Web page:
The efficacy of incremental rate cuts in rapidly instigating a turnaround in economic growth remains uncertain, given continuing structural constraints.
In an unexpected move, the Monetary Policy Committee (MPC) had reduced the repo rate by 35 basis points (bps) to 5.4% in the August 2019 policy review, while retaining the accommodative stance. The slowdown in economic growth was clearly the MPC’s primary concern, with the CPI inflation forecast to remain under its medium-term target of 4% up to Q1FY21. With the GDP growth in Q1FY20 printing sharply below expectations, we now expect a fifth consecutive rate cut in the MPC review in October 2019.
The year-on-year (y-o-y) CPI inflation inched up to 3.21% in August 2019 from 3.15% in July 2019, only marginally higher than the MPC’s forecast of 3.1% for Q2FY20. Flooding in various states has resulted in a spike in vegetable prices, and a y-o-y decline in the estimated kharif output of rice, pulses, and sugarcane pose modest risks to the inflation trajectory. Moreover, crude oil prices have remained volatile, subject to geopolitical, and trade tensions. A relatively subdued global growth outlook is likely to restrain commodity prices in the near term, which would contain the inflation in manufactured products. However, the demand for various services is likely to remain sticky even during a period of muted domestic economic growth. In our view, the CPI inflation would continue to inch up in the next few prints, led by food items, but average a modest 3.5% in FY20.
The MPC had mildly revised its GDP growth outlook for FY20 downwards to 6.9%, with risks somewhat tilted to the downside, from 7% in the June 2019 review. Subsequently, the GDP data for Q1FY20 was released, which revealed an unexpectedly sharp slowdown in growth to a 25-quarter low 5% from 8% in Q1 FY19.
While the IIP growth improved in July 2019, the early indicators for August 2019 have revealed a widespread deterioration in the industrial sector. The instances of flooding in Q2FY20 are also likely to subdue agricultural growth in this quarter. However, central government spending may pick up post the July 2019 Union Budget, supporting economic growth in Q2FY20.
The government has responded to the weakness in the growth momentum with various measures, including the lowering of the corporate tax rate. This is expected to provide a substantial and broad-based boost to business sentiment in the immediate term, and is a long-term structural positive, although it would increase fiscal stress in the short-term.
Domestic corporates may choose to use the tax savings to retire high cost debt, increase dividends, lower prices or make fresh investments. Given the moderate capacity utilisation in various sectors, we don’t expect a broad-based pick-up in capacity expansion by the private sector until there is greater visibility of a sustained uptick in domestic consumption demand. In our view, land and labour reforms, and regulatory clarity and consistency are areas where additional measures are required to complement the impact of the tax cut. Such measures would make India a more attractive investment destination and help attract fresh FDI over the medium-term.
The Government of India (GoI) has pegged the gross revenue loss related to the tax cut at Rs 1.45 trillion, approximately 42% of which would be borne by the state governments through lower tax devolution to them. Therefore, the net impact of this tax cut is likely to be around Rs 0.8-0.9 trillion, which, by itself, would translate to a fiscal slippage of around 0.4% of GDP in FY20. Expenditure cuts may still have to be undertaken to prevent the GoI’s fiscal deficit from rising too sharply in FY20.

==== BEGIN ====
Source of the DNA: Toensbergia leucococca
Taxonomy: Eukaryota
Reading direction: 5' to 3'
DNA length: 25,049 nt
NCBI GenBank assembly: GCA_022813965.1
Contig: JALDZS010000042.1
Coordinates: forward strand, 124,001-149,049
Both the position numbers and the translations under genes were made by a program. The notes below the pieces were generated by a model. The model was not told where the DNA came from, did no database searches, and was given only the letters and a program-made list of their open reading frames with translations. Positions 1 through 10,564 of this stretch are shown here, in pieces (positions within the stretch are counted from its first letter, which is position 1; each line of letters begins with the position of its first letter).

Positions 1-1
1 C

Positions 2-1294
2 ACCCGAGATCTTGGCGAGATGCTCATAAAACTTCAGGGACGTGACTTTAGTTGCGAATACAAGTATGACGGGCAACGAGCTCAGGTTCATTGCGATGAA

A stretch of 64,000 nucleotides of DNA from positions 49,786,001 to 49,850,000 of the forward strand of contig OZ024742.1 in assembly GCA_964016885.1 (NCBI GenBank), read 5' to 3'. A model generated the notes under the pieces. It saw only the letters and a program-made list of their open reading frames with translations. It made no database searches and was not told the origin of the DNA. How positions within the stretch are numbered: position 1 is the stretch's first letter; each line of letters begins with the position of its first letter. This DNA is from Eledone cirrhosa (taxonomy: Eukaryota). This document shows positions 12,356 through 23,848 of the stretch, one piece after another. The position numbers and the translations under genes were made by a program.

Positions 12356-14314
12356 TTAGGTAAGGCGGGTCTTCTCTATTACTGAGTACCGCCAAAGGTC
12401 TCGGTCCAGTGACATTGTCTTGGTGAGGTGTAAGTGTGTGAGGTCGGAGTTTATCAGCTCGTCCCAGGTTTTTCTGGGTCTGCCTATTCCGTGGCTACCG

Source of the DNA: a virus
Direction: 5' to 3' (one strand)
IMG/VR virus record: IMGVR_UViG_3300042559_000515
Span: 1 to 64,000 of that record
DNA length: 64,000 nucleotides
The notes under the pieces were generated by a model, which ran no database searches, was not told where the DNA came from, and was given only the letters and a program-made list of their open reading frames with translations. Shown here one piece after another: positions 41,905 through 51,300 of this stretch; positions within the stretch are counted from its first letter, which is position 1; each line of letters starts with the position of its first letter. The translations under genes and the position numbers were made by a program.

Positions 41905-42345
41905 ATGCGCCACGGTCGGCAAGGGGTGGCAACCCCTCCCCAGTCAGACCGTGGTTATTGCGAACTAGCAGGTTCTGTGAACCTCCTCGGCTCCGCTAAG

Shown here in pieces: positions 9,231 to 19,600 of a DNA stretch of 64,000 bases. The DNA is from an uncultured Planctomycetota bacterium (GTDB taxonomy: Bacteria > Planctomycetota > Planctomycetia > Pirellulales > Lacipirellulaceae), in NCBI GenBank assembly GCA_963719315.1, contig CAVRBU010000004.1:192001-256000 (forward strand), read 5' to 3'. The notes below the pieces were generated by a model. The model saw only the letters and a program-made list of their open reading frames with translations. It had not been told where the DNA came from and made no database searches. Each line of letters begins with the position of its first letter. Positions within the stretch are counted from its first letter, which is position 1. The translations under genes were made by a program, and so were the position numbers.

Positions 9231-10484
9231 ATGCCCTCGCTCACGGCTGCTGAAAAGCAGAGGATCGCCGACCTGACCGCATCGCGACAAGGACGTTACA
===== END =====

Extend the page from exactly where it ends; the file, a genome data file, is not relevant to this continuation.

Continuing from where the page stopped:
Based on the shortfalls in central tax collections in FY19 and the estimated gap in FY20, the aggregate central tax devolution to the states may be a sharp Rs 1.5-2.0 trillion lower than what was budgeted by the GoI. Sizeable expenditure reduction or deferral would be required to avoid substantial fiscal slippage at the state government level, given that the borrowing limit set by the GoI acts as a soft constraint to the size of the states’ fiscal deficits. In our view, likely cuts to productive and/or capital expenditure at the state level pose a key risk to the economic growth outlook.
Based on our assessment that private sector investment activity would pick up over the medium-term whereas government expenditure restraint would be required in the remainder of this fiscal, particularly at the state level, we are not revising our FY20 GDP growth forecast upward from 6.2%. Moreover, a sizeable reduction in the MPC’s baseline growth forecast for FY20 may be in the offing.
Given that at least a portion of the tax cuts would have to be absorbed through lower state government expenditure, the impact on inflation may be modest. Additionally, some firms may choose to pass through a portion of their tax savings through lower prices of goods and services.
Based on our forecasts of the inflation and growth trajectory, the space for additional monetary easing appears to be 25 bps, which we anticipate would be undertaken in the October 2019 MPC review.
Nevertheless, the efficacy of incremental rate cuts in rapidly instigating a turnaround in economic growth remains uncertain, given continuing structural constraints, such as the cost of land acquisition, moderate capacity utilisation levels, relatively high debt levels of some corporate groups, and reluctance of banks to lend for project finance.
Principal economist, ICRA
Views are personal